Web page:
Too bad there aren’t a few more weeks left in the season.
Because it would be interesting to see if Air Force could keep performing like it did the last two days, when it played arguably its two best games of the 2009-10 campaign.
This afternoon, they pushed the No. 8 team in the country throughout a physical, intense, emotional and often contentious game. This Falcons team was not the same team that we all watched most of the 2009-10 season.
“I think towards the end of the season we started to click,” junior forward Tom Fow said. “We started to get things, have that passion, have that personal pride, you know, that we weren’t going to lay down for anybody.”
Not surprisingly, the Falcons shot the ball extremely well this afternoon. In part because they attacked the rim and got some back-door layins, they went 27-of-50 from the field.
Don’t want to say shooting is everything with this team, but consider this: Air Force’s four best shooting performances against conference foes are below. Those four coincide with Air Force’s only two victories against league foes this season and their two other top performances this season (both against New Mexico).
Date – Opponent – Percentage
Today – New Mexico – 54.0
2/20 – New Mexico – 51.2
Wed. – Wyoming – 47.9
1/30 – Wyoming – 45.1
That says a lot.
But perhaps even more important than the shooting the last two days was the passion, emotion and energy with which the Falcons played. As I wrote yesterday, even the bench was into it.
Again, I wonder where that energy was the rest of the season. And I wish the Falcons had a few more weeks to play with it.
-I Tweeted this before the game: That was like a road game for Air Force. A ton of Lobo fans in the crowd at the Thomas & Mack.
“New Mexico, they brought The Pit with them to the conference tournament,” Fow said.
Air Force got a lift from the fans of other teams who were in attendance (they clearly wanted to see the upset). But the Lobos had the majority of the voices at Thomas & Mack.
-I’ve wondered about some of Air Force coach Jeff Reynolds’ substitution patterns throughout the season. But I’ve got to say that he did an excellent job with juggling the lineup on Thursday. With a team that had just finished a game 21 hours earlier, Reynolds got good rest for his key players and found good combinations with his reserves. That was a key reason his team was in the game.
-New Mexico junior guard Darington Hobson is a tremendous talent, and I voted for him as the Mountain West Conference Player of the Year. He was, without question, the best player in the league this year. And I think his versatile game and long, athletic body could make him a very good pro.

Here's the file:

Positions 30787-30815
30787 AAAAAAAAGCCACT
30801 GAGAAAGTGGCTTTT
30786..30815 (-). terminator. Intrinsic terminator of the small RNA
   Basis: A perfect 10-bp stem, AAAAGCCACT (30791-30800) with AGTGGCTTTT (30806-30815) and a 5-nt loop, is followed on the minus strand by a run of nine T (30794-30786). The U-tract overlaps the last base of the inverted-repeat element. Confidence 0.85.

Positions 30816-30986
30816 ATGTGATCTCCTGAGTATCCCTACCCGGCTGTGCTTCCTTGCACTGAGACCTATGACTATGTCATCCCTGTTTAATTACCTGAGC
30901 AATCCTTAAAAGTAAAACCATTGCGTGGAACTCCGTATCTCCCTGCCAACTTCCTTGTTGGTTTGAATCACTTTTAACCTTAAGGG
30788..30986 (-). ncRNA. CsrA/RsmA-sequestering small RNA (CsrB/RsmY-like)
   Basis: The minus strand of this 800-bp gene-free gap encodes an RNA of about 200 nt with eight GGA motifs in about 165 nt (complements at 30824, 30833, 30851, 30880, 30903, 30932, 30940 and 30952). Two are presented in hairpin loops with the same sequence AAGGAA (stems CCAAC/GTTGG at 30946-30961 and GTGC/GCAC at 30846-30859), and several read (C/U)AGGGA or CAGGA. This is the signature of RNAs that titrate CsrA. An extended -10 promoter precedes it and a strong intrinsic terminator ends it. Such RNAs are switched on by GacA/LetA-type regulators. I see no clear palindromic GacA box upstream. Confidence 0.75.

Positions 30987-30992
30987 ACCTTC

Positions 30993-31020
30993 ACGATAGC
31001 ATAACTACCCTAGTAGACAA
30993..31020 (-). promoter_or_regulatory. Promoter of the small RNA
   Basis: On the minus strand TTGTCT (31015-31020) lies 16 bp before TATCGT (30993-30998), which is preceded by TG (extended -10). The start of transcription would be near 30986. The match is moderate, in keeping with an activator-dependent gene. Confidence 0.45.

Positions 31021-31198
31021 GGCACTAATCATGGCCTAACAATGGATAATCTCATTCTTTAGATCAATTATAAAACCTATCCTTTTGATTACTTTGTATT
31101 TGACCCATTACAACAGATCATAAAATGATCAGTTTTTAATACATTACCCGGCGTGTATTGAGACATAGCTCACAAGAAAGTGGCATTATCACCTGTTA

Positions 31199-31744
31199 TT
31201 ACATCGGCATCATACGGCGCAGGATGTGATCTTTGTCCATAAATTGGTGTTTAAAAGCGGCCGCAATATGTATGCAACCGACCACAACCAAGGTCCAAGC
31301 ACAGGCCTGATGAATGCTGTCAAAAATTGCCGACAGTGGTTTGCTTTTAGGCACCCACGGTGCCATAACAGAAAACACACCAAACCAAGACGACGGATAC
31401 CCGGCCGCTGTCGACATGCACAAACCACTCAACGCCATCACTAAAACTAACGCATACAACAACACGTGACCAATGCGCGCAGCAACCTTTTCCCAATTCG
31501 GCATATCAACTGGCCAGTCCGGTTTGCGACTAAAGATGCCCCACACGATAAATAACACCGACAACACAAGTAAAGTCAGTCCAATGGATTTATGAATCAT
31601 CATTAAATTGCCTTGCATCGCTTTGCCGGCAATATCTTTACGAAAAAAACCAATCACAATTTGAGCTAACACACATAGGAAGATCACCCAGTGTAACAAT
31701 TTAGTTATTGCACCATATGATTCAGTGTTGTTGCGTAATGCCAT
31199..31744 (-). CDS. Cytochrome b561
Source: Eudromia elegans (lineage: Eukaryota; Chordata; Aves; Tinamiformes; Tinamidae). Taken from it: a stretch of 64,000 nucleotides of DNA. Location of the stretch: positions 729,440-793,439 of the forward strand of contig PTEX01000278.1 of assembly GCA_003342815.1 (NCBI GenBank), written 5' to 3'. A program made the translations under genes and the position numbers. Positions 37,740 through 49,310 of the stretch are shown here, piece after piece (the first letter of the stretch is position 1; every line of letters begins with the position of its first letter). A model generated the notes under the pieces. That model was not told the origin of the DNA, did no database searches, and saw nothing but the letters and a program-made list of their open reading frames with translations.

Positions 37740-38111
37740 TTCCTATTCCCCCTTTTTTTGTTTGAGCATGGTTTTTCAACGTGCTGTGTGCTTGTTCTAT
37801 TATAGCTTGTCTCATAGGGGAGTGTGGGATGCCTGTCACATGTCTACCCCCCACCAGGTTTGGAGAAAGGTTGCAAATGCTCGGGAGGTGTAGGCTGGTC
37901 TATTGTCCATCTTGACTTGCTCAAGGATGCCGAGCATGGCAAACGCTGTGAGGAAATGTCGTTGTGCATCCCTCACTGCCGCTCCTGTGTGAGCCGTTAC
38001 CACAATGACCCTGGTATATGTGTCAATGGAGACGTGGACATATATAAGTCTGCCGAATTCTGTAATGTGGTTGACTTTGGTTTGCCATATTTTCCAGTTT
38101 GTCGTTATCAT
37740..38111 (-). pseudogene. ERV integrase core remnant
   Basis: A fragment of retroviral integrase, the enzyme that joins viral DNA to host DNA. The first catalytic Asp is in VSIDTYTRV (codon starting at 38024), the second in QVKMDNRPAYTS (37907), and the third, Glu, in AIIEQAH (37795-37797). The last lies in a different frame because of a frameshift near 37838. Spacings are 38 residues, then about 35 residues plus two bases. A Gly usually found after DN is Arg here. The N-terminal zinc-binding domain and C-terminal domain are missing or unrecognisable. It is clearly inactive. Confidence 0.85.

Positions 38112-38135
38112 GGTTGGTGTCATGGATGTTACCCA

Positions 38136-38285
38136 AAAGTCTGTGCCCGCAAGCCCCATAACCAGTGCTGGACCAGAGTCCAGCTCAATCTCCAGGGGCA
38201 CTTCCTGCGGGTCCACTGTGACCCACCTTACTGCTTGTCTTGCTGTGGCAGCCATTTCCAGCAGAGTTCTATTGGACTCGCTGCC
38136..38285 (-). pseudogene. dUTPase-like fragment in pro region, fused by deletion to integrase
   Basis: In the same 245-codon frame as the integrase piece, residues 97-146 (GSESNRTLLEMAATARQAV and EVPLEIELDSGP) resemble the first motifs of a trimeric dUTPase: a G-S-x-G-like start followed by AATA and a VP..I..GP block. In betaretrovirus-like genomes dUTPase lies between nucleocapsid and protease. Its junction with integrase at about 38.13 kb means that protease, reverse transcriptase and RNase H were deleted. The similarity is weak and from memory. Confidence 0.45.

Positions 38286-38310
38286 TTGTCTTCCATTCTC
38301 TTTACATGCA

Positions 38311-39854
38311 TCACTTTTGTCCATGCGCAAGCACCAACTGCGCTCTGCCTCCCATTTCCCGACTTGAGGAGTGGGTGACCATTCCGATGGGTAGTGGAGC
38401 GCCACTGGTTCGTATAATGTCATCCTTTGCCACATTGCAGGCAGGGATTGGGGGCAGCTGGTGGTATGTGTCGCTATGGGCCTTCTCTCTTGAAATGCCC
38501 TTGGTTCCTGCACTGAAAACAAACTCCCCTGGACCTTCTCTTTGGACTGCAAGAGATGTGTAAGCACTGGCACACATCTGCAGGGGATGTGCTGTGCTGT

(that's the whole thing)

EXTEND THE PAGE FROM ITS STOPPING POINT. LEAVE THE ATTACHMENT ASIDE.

So he’s too good a player for that preening, trash-talking, chest-pounding, punkish act he often displays during games.
(Quick side note: Tomorrow is my birthday, and I already feel like old man. When I write sentences like the one before the parentheses, I feel like even more of an old grouch. Oh well.)
Anyhow, if I was a New Mexico fan, I’d love his emotion. But I’d be concerned about how A) he got a technical foul for pounding his chest and celebrating after a bucket in the second half; B) how he seemed to get into it with Reynolds heading into a timeout (Reynolds and Hobson talked after the game and shared a hug); and C) how he got in the face of teammate Chad Adams late in the first half. Hobson came up with a steal and drove the court. He eventually got to the hoop and was called for a charge. He then yelled at Adams as if the foul was all Adams’ fault for not filling a lane.
To Hobson’s credit, he gave a thoughtful response when he was asked if he can grow his passion “without encountering the negative side of that.” And he took responsibility for the tech.
“Yeah, that’s one of the things I’ve been working on, trying to work on down the stretch,” Hobson said. “You know, it cost us two points during the game. I apologize for that. But you know, that’s just something I still have to work on. I’m an emotional player, and I show a lot of emotion when I play.”
-One last thing:
I wrote for tomorrow’s paper about the outstanding play of Air Force freshmen Michael Lyons and Todd Fletcher. Those two – and the rest of the freshmen on Air Force’s team – won’t be able to kick their feet up and get some rest now that the season’s over.
Air Force was set to jump on a plane tonight and head back to the academy so the players could participate in “Recognition,” which essentially is a rite of passage for the freshmen.
It starts today and includes physical training, room and uniform inspections, quizzes about academy and military heritage – you name it. Think rushing a fraternity without the booze and embarrassing hazing techniques. (“It’d probably be enough to scare you and your friends,” Lt. Gen. Michael Gould, the academy’s superintendent, told me after today’s game).
It runs through Saturday night when the freshmen are awarded the Prop and Wings insignia. That signifies the fourth classmen are officially part of the Cadet Wing.
Heading back to the academy after a heartbreaking loss would be tough enough. Having to join in this difficult process probably makes it much tougher.
Best of luck to the frosh.